In 2009, the North Korean government added the words, human rights, to its constitution and in 2010, participated in the UN’s Universal Periodic Review of its human rights record. Pyongyang sent a high level delegation to the proceedings and although it denied abuses and was evasive, it evidently considered it important enough to be involved in discussions with other states about its human rights record. Its delegate showed that at least theoretically North Korea’s position had evolved on how to distribute international food aid. North Korea acknowledged that “the principle of ‘no access, no aid’ is a commonly recognized universal principle in cooperation activities of the international organizations.” Its delegate also said that North Korea would consider “technical assistance” from the UN High Commissioner for Human Rights under certain conditions and it did not reject all the recommendations made by states (e.g. the creation of a national human rights institution, proposed by the United States; the ratification of additional human rights treaties, including on child labor and disabilities; joining the ILO and accepting labor standards for workers; providing access to the UN human rights system; providing assurances that food aid reaches the most vulnerable). It is now up to the Office of the UN Secretary-General and to foreign governments to work together with North Korea to see that it carries out these recommendations.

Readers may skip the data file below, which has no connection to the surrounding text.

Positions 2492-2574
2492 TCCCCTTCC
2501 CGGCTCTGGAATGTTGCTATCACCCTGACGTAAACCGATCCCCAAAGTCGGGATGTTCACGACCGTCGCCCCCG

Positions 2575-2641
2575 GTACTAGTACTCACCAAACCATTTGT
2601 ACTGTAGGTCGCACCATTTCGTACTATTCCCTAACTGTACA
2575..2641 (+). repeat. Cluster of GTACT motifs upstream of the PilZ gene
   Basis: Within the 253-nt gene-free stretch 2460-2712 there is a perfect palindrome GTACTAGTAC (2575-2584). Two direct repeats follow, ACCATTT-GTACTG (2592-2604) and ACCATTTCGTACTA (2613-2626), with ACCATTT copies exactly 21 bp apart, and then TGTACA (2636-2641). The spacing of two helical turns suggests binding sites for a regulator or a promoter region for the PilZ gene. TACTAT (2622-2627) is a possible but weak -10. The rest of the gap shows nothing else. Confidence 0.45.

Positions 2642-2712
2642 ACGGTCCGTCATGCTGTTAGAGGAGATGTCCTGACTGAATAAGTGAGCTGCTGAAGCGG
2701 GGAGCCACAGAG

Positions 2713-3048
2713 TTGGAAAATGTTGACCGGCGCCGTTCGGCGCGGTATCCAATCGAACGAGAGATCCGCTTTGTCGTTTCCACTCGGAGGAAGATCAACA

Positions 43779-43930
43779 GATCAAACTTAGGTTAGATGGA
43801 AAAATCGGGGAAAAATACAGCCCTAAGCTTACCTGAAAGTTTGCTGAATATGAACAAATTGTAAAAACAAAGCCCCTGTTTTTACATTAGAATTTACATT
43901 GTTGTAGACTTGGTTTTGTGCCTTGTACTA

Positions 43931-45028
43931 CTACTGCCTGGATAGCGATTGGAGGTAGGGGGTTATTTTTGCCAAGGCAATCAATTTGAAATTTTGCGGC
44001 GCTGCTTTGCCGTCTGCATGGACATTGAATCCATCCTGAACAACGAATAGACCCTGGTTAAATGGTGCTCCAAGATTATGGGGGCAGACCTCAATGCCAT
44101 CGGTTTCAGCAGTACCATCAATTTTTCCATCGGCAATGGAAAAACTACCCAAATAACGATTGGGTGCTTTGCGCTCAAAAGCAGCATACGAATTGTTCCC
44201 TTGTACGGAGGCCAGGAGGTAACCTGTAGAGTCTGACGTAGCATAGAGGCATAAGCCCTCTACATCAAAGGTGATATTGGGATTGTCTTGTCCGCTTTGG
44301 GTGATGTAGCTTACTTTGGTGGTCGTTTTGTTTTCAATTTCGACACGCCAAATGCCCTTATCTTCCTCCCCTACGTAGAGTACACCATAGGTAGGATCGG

A human rights approach, to be effective, need not be confrontational. It does, however, require dialogue and engagement and should be linked to a broad range of issues, including the provision of economic development and energy assistance (to be extended in the framework of reforms). Indeed, any move in the future toward normalization of relations between North Korea and the United States will necessarily involve human rights dialogue and agreements. Similarly, any resumption of the Six Party Talks is expected to include some form of human rights discussion, according to Obama Administration officials. At the United Nations, discussions with North Korea should also have a human rights component.